time period


Africans likely first arrived in the area that would become South Carolina in 1526, as part of a Spanish expedition from the Caribbean. For the next century, ongoing struggles between Spanish, French, and indigenous groups in the region involved enslaved Africans who accompanied, and sometimes escaped from, European rivals.

After the English settled Charleston in 1670, the early colonists struggled to find a crop that would produce sufficient revenue for England, but by 1700 they discovered that rice was best suited for South Carolina’s semi-tropical climate. Early attempts to capitalize on this discovery failed due to the settlers’ ignorance of the intricacies involved in rice cultivation. Planters soon realized that using slave labor from the traditional rice-growing region of West Africa to perform this complex, arduous work, they could build economic stability.

Ultimately, the agricultural skill, ingenuity and technology of enslaved Africans made coastal South Carolina rice planters with the largest enslaved labor forces very rich. The floods fertilizing the inland and tidal rice fields also created deadly work conditions, from which tens of thousands of enslaved men, women and children perished in the stagnant and mosquito-and-disease-infested swamps, paying the ultimate price for an economic empire.

By 1708, the number of enslaved Africans and their descendants in South Carolina had grown to the point that they were the majority of the colony’s population. With some temporary fluctuations, this Black population majority would continue in the colony and later state of South Carolina until the Great Migration of the mid-twentieth century.

In subsequent years, the colony succeeds because of the unpaid labor of both skilled and unskilled Africans. These people build houses, cook, garden, raise cattle and provide untold other forms of artisanship and crafts. Approximately one in three of the early settlers is African.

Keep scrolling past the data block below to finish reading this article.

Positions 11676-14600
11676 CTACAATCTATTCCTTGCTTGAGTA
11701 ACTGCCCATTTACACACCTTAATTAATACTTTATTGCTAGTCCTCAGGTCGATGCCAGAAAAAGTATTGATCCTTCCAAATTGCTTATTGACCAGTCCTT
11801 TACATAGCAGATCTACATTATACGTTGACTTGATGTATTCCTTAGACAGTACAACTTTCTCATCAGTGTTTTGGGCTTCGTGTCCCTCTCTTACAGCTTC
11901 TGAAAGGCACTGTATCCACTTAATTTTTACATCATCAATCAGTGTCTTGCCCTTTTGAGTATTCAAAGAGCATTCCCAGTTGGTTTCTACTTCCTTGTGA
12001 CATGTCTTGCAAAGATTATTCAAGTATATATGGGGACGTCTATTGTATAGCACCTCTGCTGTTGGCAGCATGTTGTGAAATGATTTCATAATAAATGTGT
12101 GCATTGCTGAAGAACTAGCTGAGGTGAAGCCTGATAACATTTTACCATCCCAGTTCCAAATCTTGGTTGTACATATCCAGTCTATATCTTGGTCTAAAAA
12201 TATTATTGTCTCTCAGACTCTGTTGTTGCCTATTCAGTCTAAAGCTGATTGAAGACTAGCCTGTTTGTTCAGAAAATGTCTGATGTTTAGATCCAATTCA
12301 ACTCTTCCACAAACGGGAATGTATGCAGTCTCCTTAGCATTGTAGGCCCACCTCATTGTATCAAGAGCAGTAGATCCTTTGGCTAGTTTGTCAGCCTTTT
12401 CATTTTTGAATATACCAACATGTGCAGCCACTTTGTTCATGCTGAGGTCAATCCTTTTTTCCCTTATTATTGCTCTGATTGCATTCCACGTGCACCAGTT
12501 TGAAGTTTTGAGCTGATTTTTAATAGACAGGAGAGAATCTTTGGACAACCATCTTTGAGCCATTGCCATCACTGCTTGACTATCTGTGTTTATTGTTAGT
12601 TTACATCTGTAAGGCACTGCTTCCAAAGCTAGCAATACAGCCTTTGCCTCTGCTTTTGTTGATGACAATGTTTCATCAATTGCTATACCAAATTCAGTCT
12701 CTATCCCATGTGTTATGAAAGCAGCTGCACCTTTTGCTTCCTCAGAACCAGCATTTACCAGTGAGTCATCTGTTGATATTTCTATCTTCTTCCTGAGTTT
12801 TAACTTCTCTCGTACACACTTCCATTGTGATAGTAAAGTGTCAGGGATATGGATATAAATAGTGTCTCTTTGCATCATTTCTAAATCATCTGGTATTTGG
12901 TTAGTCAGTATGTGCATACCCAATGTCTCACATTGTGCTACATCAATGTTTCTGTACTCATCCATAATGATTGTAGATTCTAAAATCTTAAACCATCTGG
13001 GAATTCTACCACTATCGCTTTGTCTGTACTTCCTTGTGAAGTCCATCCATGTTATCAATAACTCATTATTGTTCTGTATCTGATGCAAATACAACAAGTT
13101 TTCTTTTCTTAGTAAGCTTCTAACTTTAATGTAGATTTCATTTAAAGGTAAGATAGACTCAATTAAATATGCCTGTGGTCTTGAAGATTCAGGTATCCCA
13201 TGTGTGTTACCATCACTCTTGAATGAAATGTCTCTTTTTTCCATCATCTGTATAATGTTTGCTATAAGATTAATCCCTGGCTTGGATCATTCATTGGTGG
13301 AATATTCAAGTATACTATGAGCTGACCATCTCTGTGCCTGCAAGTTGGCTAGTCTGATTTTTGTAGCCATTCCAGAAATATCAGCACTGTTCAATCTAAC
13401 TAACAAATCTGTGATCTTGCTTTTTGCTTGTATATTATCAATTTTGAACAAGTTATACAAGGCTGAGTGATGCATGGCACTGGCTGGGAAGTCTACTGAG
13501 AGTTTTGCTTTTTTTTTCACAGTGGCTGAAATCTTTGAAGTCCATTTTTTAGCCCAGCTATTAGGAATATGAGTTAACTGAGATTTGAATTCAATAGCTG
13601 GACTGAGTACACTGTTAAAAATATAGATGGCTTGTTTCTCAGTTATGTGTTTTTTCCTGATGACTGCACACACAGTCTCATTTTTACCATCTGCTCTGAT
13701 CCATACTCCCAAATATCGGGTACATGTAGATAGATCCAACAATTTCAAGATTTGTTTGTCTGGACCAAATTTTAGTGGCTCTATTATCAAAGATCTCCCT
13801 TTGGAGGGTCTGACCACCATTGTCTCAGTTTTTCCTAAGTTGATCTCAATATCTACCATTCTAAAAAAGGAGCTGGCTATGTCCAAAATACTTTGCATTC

Seed rice arrives in Charleston as a gift from a sea captain whose boat had been under repair here. West Africans knowledgeable of rice growing for centuries teach their English enslavers how to grow rice in wet areas. The “rice culture” creates tremendous wealth for the Colony.
The growth of indigo and cotton require more labor, which leads to the importation of more captive Africans. By 1708, the numbers of whites and blacks in South Carolina are about 4,000 each. For the next two centuries (except for a brief period between 1790 and 1820), blacks outnumber whites in the state.
About 20 miles south of Charles Towne, 100 Black insurrectionists seize firearms and attempt to rally more people to join them during what is now called the Stono Rebellion. They plan to fight their way to St. Augustine, Florida where the Spanish promise freedom. Instead, they run into a group of whites led by the Colony’s lieutenant governor who alerts the authorities before the freedom seekers can grow into an overwhelming force. The revolt is forcefully put down, and some 60 rebels are executed; many are decapitated. The public display of their maimed bodies serves to threaten and warn others of the consequences of running away or resisting enslavement.
In reaction to the Stono Rebellion, the Legislature passes even more oppressive “slave codes” designed to control and limit every aspect of Black life. Included are laws forbidding enslaved people to travel without written permission from their “masters,” meeting in groups without the presence of whites, raising their own food, possessing money, and the use of drums, horns, and other loud instruments that might be used to communicate with one another, and learning to read and write.